What is it used for? Examples ...

  • Here you can write about almost everything - Niki-Timofe
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    @ niki-timofe, this is a weak excuse. If you don’t make an effort to ask a good question, you can’t expect us to make an effort to give a good answer. Thus, you will have to be satisfied with the copy-paste from the link above, which is somewhat silly for the programmer, since it implies manual work to be done on the machine. - karmadro4

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Lambda functions are functions that actually have no name. Thus, mathematicians simplified to the impossibility the format of the recording function, and in general lambda calculi tried to formalize the calculations


λ - means that it is a lambda function. All that is after it is a list of arguments, ideally of absolutely any type, including another lambda function. After the point comes the "function body", and only then, in fact, the argument goes, which will be passed. So

 λx.x+2 2 // вернёт 4 

The example is more complicated:

 λx.x 2 λy.y+1 // результат 3 

Here, the x parameter is another lambda function λy.y + 1 , into which parameter 2 is passed. That is, any lambda function is a higher order function, it can take another function as an argument and return a function:

 λx.λy.y+x+3 2 // вернёт λy.y+5, т.к. x был равен двум. λx.λy.y+x+3 2 3 // вернёт 8. Фактически это каррирование: сначала функция принимает аргумент 2 и возвращает функцию, которая принимает ещё один аргумент и возвращает результат. 

If interested, I once wrote similar things in C #

Now let's see how all our examples will look like in C #. Here, as the lambda function, I use Func , where T is the type of the argument, and U is the type of the return value:

 1) Func<int, int> func = x=>x; 2) var result = new Func<int,int>(x=>x+2)(2); 3) var result = new Func<Func<int,int>, int>(x=>x(2))(new Func<int,int>(y=>y+1)); 4) var result = new Func<int, Func<int, int>>(x=>y=>y+x+3)(2); 5) var result = new Func<int, Func<int, int>>(x=>y=>y+x+3)(2)(3);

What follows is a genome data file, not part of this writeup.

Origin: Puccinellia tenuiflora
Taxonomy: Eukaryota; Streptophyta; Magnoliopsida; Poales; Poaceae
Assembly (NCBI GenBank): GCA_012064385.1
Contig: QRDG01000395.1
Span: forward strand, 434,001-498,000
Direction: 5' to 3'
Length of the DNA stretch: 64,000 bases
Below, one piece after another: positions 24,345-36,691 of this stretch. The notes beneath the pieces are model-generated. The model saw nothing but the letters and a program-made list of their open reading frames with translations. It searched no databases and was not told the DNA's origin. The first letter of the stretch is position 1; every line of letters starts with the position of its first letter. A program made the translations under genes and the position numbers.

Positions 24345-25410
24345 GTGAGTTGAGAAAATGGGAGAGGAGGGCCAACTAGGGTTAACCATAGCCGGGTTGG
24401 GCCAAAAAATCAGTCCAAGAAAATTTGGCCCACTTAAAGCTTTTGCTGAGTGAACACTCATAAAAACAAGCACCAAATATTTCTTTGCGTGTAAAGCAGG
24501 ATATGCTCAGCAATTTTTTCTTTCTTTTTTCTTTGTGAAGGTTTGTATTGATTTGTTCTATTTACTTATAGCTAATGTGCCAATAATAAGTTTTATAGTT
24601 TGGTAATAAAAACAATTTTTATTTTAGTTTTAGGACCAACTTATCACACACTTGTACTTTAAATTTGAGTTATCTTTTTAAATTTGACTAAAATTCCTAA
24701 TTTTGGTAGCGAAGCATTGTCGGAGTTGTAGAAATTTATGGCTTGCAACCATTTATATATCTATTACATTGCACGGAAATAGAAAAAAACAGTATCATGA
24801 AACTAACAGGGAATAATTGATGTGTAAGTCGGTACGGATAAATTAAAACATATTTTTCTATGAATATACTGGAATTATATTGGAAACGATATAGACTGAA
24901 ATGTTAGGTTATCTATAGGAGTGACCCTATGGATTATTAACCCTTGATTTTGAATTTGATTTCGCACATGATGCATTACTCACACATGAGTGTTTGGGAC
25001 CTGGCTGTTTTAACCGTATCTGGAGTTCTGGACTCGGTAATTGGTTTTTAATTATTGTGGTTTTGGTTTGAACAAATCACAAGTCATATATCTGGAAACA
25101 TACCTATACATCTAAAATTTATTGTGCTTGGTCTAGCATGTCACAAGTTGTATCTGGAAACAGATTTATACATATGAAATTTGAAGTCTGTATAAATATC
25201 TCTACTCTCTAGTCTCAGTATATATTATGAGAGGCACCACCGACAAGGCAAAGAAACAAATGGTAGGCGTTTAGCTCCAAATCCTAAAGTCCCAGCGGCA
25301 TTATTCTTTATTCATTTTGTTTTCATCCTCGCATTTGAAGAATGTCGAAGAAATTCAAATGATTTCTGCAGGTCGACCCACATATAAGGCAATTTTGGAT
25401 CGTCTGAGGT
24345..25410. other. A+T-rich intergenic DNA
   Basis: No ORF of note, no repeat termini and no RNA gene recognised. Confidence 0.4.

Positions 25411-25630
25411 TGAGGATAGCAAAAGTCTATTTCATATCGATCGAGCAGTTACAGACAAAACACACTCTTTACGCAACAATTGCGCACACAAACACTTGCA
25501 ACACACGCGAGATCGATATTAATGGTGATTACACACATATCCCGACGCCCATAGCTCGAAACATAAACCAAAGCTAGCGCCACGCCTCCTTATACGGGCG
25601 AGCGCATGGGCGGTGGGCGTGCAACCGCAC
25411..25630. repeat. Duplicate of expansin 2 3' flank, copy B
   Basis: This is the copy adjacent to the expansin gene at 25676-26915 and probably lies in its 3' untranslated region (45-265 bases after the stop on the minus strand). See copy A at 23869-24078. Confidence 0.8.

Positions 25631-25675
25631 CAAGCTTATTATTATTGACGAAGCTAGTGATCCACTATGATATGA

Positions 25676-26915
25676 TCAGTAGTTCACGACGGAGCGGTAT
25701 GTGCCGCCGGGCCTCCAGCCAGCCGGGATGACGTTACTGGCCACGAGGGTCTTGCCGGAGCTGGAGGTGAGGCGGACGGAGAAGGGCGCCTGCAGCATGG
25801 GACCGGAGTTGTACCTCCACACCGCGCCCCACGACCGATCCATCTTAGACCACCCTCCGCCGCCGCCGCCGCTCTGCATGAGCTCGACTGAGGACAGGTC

The difficulty is only an explicit indication of the type of the arguments and the return value.

  • λx.λy.y+x+3 2 is called our currying (currying, partial application) in honor of Haskell Curry. (see programming languages ​​haskell and curry) - alexlz
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    What are you talking about? besides, currying and partial use are different things - Specter
  • Then I would like to see the official translation of the term currying. (Carring did not seem to be established in Russian yet) - alexlz
  • I know that Wikipedia is not the most reliable source, but still - http://ru.wikipedia.org/wiki/Carry - Specter
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    @Andrew. In order to understand the differences, you need to delve into C #. This bother, if I understood correctly, occurs when a special syntax is used to call a function. Whereas in the case of lambda calculus such thin plates are not found due to their uselessness. - alexlz

Lambda expressions are anonymous functions. Crawled out of mathematics, where a special form of function recording was used, eliminating the function / value function ambiguity, etc. Thanks to the efforts of the designers (not html-, but typographic sets) from the form $ hat xx $, it was transformed into $ wedge xx $, well , already naturally - in $ lambda xx $